On 23 December 2002, after one year of inactivity, the District Court, in retrial proceedings, decided to annul the president's decree of 20 September 2001 as unsubstantiated, thereby confirming the applicant's Albanian citizenship.

2. Proceedings against the deportation order and the police order

On 5 October 2001 the applicant lodged an action with the Tirana District Court claiming that the deportation order of 29 September 2001 and the police order of 5 October 2001 were null and void.

According to the applicant's submissions, the first-instance court proceedings had lasted two years and six months, and fourteen hearings had been fixed. The court's hearings had been adjourned on several occasions as a result of the unjustified absence of the Police Department and Ministry of Internal Affairs' legal advisers. The latter had been absent from thirteen consecutive court hearings without giving any reasons.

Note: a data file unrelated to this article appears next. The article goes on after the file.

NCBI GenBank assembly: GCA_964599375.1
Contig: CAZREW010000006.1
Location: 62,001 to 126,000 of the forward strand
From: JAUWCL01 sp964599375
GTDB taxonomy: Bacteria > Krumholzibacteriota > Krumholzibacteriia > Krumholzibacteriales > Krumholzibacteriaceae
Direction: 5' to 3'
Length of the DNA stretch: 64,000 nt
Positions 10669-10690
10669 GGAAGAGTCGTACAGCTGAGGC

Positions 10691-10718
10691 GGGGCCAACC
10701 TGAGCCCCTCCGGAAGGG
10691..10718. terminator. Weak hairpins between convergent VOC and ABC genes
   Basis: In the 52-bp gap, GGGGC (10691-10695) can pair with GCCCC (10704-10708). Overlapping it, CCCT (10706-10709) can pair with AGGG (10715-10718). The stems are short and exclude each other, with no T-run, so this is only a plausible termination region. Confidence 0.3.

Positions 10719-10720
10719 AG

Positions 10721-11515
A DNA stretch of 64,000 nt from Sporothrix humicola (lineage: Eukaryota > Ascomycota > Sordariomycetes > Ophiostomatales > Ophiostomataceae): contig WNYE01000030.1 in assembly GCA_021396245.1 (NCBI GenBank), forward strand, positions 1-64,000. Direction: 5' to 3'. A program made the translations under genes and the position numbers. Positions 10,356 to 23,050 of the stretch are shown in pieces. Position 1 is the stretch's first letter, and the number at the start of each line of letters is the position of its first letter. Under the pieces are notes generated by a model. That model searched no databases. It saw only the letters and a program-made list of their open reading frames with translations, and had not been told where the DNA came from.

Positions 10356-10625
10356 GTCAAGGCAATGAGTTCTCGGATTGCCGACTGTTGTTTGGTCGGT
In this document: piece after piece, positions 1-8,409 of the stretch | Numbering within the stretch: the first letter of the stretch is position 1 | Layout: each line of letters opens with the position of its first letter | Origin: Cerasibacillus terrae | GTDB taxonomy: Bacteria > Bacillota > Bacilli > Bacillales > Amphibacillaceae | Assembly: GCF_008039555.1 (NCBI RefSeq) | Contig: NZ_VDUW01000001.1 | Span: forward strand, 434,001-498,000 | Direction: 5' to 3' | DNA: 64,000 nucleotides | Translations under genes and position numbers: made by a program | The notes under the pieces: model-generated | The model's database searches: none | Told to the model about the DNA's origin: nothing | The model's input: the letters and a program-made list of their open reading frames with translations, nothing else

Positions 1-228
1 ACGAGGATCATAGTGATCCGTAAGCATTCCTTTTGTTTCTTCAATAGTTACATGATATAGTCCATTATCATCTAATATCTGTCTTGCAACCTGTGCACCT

On 25 March 2002 the District Court suspended its examination of the applicant's complaint since the courts had decided on the validity of the president's decree.

On 7 February 2003 the court resumed the proceedings. In one year it fixed four hearings and, in the absence of the authorities' representatives, continued the proceedings in the applicant's presence alone.

On 20 March 2003, in the absence of the authorities' representatives, the District Court declared null and void the deportation order and the police order of 5 October 2001 as incompatible with the legal criteria.

B.  Relevant domestic law

1. Article 92 of the Albanian Constitution provides that the President of the Republic has the power to grant and revoke Albanian citizenship in accordance with the law.

2. The relevant part of Law no. 8389 of 5 August 1998 on the acquisition and revocation of Albanian citizenship reads as follows:

Section 9

Acquisition of citizenship by naturalization

“A foreigner who has submitted an application for acquisition of Albanian citizenship by naturalization shall acquire it if he fulfils the following requirements: